A Love Beyond Rakhi: How My Brother Stood By Me In The Toughest Of Times

Posted by Urmila Chanam in My Story, Society
October 22, 2017

We were born to Hindu parents. When my brother became a Christian, he moved away from idol worship and symbolic traditions much to the concern of our family. On Raksha Bandhan I was devastated. No rakhi, no rasam. He was an engineering student when I was in class 8. To shield him from too much rejection that was already coming from our family, extended family and clan, I bit off my own hurt.

“We don’t need a day to show I care and will always protect you,” my elder brother assured me.

I found my brother caring for me through all my ups and downs. I found him protecting me from the blows life threw at me. And there were many. He took me out of environments which were fatal for me. My call center job used to crush me but I used to come home to hear him say, “This is going to teach you how to be great in communicating over the phone without meeting the person.” He bought me a DSLR camera years ago and that was how I gradually diverted my troubled mind outwards, towards the wonder of this world. My first backpack from American Tourister was a gift from him and I started travelling from then on until travelling became a part of my life.  I stepped into another industry, one step at a time with caution, patience and faith.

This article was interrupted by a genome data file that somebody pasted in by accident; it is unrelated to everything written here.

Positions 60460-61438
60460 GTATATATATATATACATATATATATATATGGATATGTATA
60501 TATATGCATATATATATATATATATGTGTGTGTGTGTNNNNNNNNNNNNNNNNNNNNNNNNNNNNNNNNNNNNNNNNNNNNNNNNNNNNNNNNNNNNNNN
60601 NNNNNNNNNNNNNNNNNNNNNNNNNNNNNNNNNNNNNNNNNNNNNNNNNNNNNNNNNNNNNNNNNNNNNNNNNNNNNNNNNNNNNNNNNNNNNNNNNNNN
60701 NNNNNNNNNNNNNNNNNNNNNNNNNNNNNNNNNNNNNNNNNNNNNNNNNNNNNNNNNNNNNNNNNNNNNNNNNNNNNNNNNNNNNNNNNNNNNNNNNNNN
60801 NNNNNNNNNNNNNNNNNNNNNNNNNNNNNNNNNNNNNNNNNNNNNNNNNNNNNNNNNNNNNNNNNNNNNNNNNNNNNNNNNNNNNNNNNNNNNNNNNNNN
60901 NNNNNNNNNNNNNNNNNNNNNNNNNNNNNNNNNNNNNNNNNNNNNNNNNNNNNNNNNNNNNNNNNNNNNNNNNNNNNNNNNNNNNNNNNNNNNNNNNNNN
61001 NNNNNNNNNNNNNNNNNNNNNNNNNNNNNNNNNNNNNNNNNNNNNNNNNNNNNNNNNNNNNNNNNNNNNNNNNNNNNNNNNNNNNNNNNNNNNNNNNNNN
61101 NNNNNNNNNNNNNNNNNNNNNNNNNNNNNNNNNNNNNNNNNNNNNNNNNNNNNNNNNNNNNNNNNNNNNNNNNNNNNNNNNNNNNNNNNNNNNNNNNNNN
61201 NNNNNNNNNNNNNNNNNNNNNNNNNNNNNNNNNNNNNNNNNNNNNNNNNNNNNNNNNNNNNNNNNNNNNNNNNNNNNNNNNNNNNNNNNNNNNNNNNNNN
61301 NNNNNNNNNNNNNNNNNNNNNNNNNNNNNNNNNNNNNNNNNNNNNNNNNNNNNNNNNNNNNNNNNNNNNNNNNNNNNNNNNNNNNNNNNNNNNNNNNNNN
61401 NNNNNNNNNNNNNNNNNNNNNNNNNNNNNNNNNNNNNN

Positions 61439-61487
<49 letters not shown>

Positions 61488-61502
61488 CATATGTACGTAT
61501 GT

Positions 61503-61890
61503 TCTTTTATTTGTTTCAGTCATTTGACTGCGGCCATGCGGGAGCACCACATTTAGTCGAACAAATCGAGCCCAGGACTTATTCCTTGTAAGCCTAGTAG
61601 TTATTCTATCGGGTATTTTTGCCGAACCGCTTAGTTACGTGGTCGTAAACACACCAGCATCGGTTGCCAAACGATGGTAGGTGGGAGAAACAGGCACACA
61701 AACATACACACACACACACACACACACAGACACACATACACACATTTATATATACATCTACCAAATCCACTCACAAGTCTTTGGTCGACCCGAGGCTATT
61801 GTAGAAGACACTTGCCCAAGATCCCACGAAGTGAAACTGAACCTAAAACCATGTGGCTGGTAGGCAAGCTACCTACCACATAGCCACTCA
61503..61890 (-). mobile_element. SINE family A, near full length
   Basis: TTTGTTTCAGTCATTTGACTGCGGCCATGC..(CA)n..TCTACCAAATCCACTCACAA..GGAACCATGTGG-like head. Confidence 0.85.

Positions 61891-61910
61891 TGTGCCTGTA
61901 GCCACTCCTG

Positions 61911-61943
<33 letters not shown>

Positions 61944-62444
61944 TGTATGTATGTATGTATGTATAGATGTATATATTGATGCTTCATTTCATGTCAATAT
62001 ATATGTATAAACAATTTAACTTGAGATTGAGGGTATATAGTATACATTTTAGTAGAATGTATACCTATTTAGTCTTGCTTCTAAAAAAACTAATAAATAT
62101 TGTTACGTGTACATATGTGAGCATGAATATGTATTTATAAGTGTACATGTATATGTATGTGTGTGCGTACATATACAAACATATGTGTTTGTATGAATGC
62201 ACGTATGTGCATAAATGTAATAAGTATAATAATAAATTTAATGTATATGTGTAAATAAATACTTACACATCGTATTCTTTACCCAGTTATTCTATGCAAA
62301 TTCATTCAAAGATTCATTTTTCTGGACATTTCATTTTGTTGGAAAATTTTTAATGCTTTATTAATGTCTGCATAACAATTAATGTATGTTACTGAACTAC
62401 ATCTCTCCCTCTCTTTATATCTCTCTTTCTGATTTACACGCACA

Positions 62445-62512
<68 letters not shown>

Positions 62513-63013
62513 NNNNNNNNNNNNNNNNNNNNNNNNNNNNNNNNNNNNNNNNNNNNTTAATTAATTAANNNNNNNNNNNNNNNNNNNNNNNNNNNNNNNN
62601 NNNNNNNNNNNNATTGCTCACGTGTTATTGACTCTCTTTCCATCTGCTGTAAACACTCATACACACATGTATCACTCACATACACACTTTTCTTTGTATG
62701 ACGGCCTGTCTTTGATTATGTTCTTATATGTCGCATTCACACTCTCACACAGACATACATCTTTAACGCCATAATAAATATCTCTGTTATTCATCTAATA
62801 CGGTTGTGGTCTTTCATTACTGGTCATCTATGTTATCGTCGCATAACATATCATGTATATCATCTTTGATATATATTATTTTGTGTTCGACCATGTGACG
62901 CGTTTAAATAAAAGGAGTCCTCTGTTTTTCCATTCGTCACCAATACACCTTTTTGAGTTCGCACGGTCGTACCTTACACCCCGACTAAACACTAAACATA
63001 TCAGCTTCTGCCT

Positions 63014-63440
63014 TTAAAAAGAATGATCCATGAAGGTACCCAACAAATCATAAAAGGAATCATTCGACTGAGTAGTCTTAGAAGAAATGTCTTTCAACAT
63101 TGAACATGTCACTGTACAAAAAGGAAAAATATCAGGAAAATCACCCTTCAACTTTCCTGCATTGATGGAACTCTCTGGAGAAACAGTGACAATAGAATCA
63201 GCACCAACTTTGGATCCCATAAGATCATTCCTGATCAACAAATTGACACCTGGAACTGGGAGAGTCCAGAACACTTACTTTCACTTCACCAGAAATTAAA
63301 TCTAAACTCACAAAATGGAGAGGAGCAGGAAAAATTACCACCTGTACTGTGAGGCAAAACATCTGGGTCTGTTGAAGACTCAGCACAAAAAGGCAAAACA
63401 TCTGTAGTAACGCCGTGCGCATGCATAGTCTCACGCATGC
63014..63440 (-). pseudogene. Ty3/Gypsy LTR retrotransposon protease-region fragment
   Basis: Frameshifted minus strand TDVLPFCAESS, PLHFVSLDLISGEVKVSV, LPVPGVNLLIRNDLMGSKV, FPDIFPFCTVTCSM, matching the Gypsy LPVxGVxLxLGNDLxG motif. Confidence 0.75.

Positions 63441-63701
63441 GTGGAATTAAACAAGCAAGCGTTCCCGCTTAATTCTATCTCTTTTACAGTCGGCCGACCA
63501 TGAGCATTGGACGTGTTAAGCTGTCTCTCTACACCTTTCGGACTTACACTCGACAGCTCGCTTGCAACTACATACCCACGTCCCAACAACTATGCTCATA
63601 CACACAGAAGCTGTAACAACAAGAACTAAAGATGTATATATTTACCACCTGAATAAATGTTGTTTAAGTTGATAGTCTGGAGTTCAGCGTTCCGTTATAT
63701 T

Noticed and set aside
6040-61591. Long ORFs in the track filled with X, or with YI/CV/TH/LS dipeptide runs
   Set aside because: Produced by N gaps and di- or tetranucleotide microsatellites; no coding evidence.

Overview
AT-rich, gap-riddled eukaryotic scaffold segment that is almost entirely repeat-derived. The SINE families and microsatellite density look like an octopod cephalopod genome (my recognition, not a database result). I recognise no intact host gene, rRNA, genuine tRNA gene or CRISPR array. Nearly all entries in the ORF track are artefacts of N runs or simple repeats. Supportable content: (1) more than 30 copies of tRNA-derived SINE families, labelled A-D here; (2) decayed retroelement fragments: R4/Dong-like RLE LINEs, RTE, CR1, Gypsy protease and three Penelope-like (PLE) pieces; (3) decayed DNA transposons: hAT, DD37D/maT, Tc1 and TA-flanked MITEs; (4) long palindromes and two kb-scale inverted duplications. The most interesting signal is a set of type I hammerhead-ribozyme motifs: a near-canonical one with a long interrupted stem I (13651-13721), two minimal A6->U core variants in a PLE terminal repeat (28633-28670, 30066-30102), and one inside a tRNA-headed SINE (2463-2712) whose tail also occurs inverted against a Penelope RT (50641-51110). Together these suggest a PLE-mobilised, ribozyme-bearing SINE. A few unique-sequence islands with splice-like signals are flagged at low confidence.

After my divorce, I lived with my brother and sister in law for eight years! My daughter’s formative years were spent in their love and care. I remember one of his friends in the congregation tell him about the regret he felt for not having helped his sister, who had undergone a very painful separation and was deeply touched to see my brother share everything with me and my daughter.

My daughter and I were loved by his friends and their families and now our friend circle includes them too.We got to live a very good life style – big homes, good food, entertainment, holidays, good clothes even when we could not afford it, because we were provided for. I remember there was a phase too when my brother would give me bus fare and money for meals daily to cover my expenses in my struggling years and when I had to step out of home to do stories( I used to write in the local daily). It has been years since then and now my daughter and I have found our own ground but it’s also largely because we received all the love and care when it mattered the most. We did not get here on our own miraculously.

Today is Ningol Chakaouba the biggest festival of brothers and sisters in Manipur, where fathers and brothers invite married sisters and their children to a lunch and give gifts to them and the sisters carry fruits and sweets and the ceremonial coconut for father, mother and brothers. I have no where to go today but it does not matter a bit. I have a brother who loves me and that’s all that matters.